Category Archives: Math investigations

What is cognitive conflict approach to teaching?

According to Piaget, knowledge is constructed when a learner encounters input from the environment and incorporates the new experiences to his/her existing schemes and mental structures (assimilation). When this new assimilated information conflicts with previously formed mental structures, the result is called disequilibrium – a cognitive conflict. This state of disequilibrium motivates the learner to… Read More »

Teaching combining algebraic expressions with conceptual understanding

In Math investigation about polygons and algebraic expressions I presented possible problems that students can explore. In this post, I will share some ideas on how the simple investigation of drawing polygons with the same area can be used as an introductory lesson to teach operations with algebraic expressions with meaning and understanding. Like the rest of… Read More »

Math investigation lesson on polygons and algebraic expressions

Understanding is about making connection. The extent to which a concept is understood is a function of the strength of its connection with other concepts. An isolated piece of knowledge is not powerful. To understand mathematics is to make connections among concepts, procedures, contexts. A lesson that has a very good potential for learning a well-connected… Read More »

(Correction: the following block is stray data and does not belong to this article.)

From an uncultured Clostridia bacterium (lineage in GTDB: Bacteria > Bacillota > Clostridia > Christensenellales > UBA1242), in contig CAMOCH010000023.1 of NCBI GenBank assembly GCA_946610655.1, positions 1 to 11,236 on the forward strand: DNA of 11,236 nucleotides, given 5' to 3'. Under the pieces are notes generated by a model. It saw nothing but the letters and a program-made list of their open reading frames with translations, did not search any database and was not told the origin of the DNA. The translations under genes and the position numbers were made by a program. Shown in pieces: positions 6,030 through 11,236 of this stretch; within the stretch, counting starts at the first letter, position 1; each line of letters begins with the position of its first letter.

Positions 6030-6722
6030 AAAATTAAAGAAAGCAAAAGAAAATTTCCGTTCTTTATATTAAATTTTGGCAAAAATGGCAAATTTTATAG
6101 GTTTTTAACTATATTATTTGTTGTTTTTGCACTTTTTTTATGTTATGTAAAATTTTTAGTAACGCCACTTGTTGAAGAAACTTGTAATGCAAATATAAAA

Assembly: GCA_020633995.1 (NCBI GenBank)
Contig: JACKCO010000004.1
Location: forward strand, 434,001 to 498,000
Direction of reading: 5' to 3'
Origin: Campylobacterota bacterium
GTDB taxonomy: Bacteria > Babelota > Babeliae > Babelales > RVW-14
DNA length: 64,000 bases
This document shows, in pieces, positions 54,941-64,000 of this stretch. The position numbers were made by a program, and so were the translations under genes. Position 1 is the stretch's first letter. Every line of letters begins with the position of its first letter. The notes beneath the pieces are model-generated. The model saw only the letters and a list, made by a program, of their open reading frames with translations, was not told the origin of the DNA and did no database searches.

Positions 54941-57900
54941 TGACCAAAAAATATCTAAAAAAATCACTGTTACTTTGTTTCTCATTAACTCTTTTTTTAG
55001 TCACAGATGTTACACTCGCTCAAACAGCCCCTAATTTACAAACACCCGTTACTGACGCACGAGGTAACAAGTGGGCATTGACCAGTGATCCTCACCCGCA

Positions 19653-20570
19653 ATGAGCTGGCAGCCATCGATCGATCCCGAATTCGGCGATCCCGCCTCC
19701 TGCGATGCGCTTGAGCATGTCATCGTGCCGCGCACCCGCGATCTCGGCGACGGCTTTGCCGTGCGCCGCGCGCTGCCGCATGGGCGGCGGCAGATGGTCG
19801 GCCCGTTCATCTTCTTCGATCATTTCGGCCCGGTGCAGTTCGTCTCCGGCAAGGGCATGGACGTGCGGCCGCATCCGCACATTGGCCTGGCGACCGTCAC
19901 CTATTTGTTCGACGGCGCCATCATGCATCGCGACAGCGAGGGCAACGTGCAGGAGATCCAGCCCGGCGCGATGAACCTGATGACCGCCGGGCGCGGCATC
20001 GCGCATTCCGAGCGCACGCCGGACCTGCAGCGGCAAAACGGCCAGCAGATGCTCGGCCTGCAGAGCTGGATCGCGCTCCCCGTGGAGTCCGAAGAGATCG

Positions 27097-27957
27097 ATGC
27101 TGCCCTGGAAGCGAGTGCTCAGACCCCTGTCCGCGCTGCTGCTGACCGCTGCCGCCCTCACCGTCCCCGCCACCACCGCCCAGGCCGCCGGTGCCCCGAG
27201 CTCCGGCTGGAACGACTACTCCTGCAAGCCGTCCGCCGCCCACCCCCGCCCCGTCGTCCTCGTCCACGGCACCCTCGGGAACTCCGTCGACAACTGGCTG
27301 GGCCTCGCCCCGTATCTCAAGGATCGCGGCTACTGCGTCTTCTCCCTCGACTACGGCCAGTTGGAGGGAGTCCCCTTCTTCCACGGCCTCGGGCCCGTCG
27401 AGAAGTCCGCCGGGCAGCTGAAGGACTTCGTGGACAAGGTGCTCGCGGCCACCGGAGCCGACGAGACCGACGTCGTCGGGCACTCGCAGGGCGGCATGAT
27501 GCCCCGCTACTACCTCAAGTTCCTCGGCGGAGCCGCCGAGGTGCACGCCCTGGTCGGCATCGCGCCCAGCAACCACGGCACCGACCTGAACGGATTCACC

Solving systems of equations by elimination – why it works

Mathematical knowledge is only powerful to the extent to which it is understood conceptually, not just procedurally. For example, students are taught the three ways of solving a system of linear equation: by graphing, by substitution and by elimination. Of these three methods, graphing is the one that would easily make sense to many students. Substitution, which… Read More »

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